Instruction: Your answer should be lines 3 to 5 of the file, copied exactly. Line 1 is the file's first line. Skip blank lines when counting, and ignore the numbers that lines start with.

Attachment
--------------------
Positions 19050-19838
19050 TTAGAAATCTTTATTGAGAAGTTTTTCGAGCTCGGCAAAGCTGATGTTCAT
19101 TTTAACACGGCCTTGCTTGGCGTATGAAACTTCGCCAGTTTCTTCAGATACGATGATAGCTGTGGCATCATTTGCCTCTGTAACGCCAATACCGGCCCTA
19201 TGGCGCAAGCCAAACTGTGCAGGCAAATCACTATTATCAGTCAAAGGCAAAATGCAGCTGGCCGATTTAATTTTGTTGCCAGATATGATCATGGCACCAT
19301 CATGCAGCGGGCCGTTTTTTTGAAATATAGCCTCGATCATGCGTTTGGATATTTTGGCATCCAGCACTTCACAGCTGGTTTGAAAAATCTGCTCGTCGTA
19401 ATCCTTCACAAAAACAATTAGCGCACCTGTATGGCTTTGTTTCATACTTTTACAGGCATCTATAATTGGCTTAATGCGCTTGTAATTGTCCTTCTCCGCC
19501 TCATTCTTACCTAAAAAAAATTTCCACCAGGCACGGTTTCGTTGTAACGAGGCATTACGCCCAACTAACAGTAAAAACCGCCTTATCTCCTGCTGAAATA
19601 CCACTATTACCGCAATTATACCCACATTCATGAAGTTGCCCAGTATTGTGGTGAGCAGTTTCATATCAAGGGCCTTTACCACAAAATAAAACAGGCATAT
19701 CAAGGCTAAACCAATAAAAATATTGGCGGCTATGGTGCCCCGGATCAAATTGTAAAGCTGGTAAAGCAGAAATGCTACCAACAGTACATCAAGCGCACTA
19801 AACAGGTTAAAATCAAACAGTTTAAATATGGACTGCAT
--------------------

19101 TTTAACACGGCCTTGCTTGGCGTATGAAACTTCGCCAGTTTCTTCAGATACGATGATAGCTGTGGCATCATTTGCCTCTGTAACGCCAATACCGGCCCTA
19201 TGGCGCAAGCCAAACTGTGCAGGCAAATCACTATTATCAGTCAAAGGCAAAATGCAGCTGGCCGATTTAATTTTGTTGCCAGATATGATCATGGCACCAT
19301 CATGCAGCGGGCCGTTTTTTTGAAATATAGCCTCGATCATGCGTTTGGATATTTTGGCATCCAGCACTTCACAGCTGGTTTGAAAAATCTGCTCGTCGTA